Susan Burns: Cannabis: Where Industry Meets Law – What’s In A Name? Cannabis, Marijuana, Hemp, CBD, Medical, Recreational


This is the first in a series of articles on the rapidly growing cannabis industry. They are designed to provide background information and general familiarity with the industry. After the background series, we will post information about related legal issues, including the recent “ban bill” enacted by the State of Arkansas.

What’s In A Name? Cannabis, Marijuana, Hemp, CBD, Medical, Recreational

The cannabis industry is made up of businesses that grow and sell plants from the cannabis family, which includes marijuana and hemp. These plants have been used for many years for a variety of purposes such as medicine, recreation, fiber, and industrial.

Both marijuana and hemp plants belong to the same family, Cannabis sativa L., but they are legally different because of their levels of THC. THC is the acronym for tetrahydrocannabinol, the compound that can make people feel high or stoned. Marijuana contains more than 0.3% THC, while hemp contains 0.3% THC or less. Marijuana is illegal at the federal level, while hemp is legal.

Hemp became federally legal in the United States with the passage of the 2018 Farm Bill. The Farm Bill removed hemp from the list of controlled substances under federal law and defined it as any part of the Cannabis sativa L. plant with a THC concentration of 0.3% or less on a dry weight basis. This means that hemp is no longer considered a controlled substance like marijuana, which remains illegal as a Schedule I controlled substance under federal law. The 2018 Farm Bill opened new opportunities for the hemp industry, especially the legal production and sale of hemp and hemp-derived products.

Marijuana contains high levels of a psychoactive compound called THC, which can make people feel “high” or “stoned.” While it is federally illegal, it is legal in some states for medical or recreational use. For example, Arkansas has a legal medical marijuana program but has not legalized recreational use.

Hemp, on the other hand, contains lower levels of THC and higher levels of CBD, another compound that you may be familiar with. CBD is the acronym for cannabidiol and is known for its health benefits. It is a federally legal hemp derivative, meaning that it must contain less than 0.3% THC. This amount is not considered enough to cause intoxication in most people.

However, it is important to note that everyone reacts differently to different substances, and some people may be more sensitive to the effects of THC than others. While the chances of feeling high from small doses of legal hemp products are lower, hemp-derived products can contain THC levels that may cause a psychoactive effect in some individuals. THC is the same compound whether it is extracted from hemp or marijuana, so 10 milligrams of hemp-derived THC has the same impact as 10 milligrams of marijuana-derived THC. That said, hemp-derived products are typically sold in smaller doses, so the effect is less.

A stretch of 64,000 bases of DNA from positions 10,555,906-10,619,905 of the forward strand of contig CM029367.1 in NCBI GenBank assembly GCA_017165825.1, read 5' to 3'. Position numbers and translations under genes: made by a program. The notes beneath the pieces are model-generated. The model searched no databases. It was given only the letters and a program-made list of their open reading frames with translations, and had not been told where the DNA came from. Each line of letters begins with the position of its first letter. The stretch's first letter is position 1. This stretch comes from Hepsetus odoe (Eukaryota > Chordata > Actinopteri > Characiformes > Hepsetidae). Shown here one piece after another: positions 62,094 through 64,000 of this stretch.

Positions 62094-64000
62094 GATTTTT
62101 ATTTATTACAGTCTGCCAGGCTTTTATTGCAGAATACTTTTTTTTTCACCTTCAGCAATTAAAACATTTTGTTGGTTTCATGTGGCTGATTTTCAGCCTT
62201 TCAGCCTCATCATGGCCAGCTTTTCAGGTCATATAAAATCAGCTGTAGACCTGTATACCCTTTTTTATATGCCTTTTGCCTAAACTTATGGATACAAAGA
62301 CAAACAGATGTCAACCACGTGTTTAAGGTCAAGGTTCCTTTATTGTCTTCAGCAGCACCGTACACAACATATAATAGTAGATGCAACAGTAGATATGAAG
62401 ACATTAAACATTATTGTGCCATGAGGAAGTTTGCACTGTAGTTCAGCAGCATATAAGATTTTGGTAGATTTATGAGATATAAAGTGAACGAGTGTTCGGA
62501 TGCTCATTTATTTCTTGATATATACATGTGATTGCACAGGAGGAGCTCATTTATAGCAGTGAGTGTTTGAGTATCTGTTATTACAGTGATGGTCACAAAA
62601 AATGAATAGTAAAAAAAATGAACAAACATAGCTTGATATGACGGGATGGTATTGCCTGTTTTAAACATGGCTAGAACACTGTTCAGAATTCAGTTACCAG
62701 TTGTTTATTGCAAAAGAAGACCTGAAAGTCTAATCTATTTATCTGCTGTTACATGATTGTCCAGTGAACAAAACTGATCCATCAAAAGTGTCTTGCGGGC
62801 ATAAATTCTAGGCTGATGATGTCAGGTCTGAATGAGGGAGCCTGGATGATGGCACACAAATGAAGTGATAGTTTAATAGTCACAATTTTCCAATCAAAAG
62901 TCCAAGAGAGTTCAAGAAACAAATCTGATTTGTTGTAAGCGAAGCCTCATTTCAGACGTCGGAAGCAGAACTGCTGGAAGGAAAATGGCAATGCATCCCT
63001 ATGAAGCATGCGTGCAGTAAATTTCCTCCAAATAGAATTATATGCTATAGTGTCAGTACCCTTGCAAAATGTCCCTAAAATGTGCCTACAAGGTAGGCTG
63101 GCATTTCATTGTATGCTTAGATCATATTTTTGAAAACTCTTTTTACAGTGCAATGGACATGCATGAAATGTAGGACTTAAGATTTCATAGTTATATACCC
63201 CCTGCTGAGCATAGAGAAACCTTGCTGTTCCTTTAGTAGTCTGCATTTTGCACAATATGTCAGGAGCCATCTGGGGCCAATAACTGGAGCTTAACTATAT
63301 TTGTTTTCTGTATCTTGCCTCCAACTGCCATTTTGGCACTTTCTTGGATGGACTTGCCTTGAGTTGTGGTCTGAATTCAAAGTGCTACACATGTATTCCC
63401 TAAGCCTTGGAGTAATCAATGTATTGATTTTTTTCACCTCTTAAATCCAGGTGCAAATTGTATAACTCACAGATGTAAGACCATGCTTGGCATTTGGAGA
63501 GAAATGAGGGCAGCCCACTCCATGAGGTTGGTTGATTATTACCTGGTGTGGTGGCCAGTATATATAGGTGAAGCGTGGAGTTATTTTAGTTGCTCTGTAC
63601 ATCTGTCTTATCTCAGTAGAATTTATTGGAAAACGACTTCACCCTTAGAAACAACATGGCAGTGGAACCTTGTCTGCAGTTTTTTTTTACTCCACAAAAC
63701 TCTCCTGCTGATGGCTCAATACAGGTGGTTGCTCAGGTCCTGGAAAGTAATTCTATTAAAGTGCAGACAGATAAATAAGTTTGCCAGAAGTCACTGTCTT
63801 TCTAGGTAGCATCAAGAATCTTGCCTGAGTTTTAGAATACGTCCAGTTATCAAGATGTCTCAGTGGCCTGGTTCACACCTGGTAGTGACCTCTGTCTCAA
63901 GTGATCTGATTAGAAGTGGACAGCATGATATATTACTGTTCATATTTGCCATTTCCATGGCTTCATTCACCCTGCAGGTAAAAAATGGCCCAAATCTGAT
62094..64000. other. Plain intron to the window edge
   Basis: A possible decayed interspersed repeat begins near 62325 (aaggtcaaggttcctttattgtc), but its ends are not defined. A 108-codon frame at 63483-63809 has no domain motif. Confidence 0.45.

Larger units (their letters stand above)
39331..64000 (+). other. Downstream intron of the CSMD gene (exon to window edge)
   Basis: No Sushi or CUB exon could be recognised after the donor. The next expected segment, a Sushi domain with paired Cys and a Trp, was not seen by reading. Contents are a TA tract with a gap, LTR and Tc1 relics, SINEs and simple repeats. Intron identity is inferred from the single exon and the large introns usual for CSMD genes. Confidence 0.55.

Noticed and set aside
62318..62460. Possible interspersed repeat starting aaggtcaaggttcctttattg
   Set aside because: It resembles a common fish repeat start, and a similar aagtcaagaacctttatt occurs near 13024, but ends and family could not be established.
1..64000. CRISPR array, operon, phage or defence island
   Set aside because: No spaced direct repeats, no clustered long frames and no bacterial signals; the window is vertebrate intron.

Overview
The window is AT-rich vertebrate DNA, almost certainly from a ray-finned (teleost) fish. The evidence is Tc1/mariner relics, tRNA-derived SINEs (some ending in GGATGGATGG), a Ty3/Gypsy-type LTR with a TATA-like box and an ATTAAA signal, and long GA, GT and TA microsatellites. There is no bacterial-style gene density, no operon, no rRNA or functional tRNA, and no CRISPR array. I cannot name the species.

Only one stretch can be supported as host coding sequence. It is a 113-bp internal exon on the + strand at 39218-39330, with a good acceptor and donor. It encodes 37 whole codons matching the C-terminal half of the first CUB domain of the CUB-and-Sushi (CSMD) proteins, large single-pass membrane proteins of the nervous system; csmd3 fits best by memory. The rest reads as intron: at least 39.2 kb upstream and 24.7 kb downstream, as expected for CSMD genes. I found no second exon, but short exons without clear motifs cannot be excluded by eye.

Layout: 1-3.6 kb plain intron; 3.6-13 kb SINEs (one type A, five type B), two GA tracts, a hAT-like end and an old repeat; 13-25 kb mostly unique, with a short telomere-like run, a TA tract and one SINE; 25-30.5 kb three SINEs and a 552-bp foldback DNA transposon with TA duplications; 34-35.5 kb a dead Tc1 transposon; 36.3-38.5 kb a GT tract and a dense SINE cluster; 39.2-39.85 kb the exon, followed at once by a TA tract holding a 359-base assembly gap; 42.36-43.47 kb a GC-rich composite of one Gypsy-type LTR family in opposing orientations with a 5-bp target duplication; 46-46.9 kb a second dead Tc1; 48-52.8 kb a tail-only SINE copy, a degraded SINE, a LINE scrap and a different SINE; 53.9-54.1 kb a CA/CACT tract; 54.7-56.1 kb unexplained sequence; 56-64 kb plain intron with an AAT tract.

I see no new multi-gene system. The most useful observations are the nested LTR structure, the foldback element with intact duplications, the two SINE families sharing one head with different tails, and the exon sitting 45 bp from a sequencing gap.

Not all hemp-derived products contain THC, though. Some products are made with only non-psychoactive compounds like CBD, CBG, CBN, THCV and others. These products are not intended to make people feel high or stoned.

The hemp industry has grown rapidly because more people are experiencing health benefits of CBD and other hemp derivatives. Hemp is used to make a variety of edible products, personal care products such as oils, tinctures, and is also used to make fabrics and industrial products such as building materials and insulation. It is regarded as a sustainable and regenerative agricultural crop.

It is also important to purchase products from reputable sources and to check labels to ensure they comply with legal requirements. Consumers should always consult with a healthcare provider before using any cannabis-related products, especially if they have a medical condition or take other medications.

Overall, the cannabis industry is a complex and growing industry, and understanding the difference between marijuana and hemp is an important part of understanding the industry.

For more information or to discuss your cannabis business needs, contact Susan

Republished With Permission

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Cannabis Law Journal – Contributing Authors

Editor – Sean Hocking

Author Bios

Matt Maurer – Minden Gross
Jeff Hergot – Wildboer Dellelce LLP

Costa Rica
Tim Morales – The Cannabis Industry Association Costa Rica

Elvin Rodríguez Fabilena


Julie Godard
Carl L Rowley -Thompson Coburn LLP

Jerry Chesler – Chesler Consulting

Ian Stewart – Wilson Elser Moskowitz Edelman & Dicker LLP
Otis Felder – Wilson Elser Moskowitz Edelman & Dicker LLP
Lance Rogers – Greenspoon Marder – San Diego
Jessica McElfresh -McElfresh Law – San Diego
Tracy Gallegos – Partner – Fox Rothschild

Adam Detsky – Knight Nicastro
Dave Rodman – Dave Rodman Law Group
Peter Fendel – CMR Real Estate Network
Nate Reed – CMR Real Estate Network

Matthew Ginder – Greenspoon Marder
David C. Kotler – Cohen Kotler

William Bogot – Fox Rothschild

Valerio Romano, Attorney – VGR Law Firm, PC

Neal Gidvani – Snr Assoc: Greenspoon Marder
Phillip Silvestri – Snr Assoc: Greenspoon Marder

Tracy Gallegos – Associate Fox Rothschild

New Jersey

Matthew G. Miller – MG Miller Intellectual Property Law LLC
Daniel T. McKillop – Scarinci Hollenbeck, LLC

New York
Gregory J. Ryan, Esq. Tesser, Ryan & Rochman, LLP
Tim Nolen Tesser, Ryan & Rochman, LLP
Cadwalader, Wickersham & Taft LLP

Paul Loney & Kristie Cromwell – Loney Law Group
William Stewart – Half Baked Labs

Andrew B. Sacks – Managing Partner Sacks Weston Diamond
William Roark – Principal Hamburg, Rubin, Mullin, Maxwell & Lupin
Joshua Horn – Partner Fox Rothschild

Washington DC
Teddy Eynon – Partner Fox Rothschild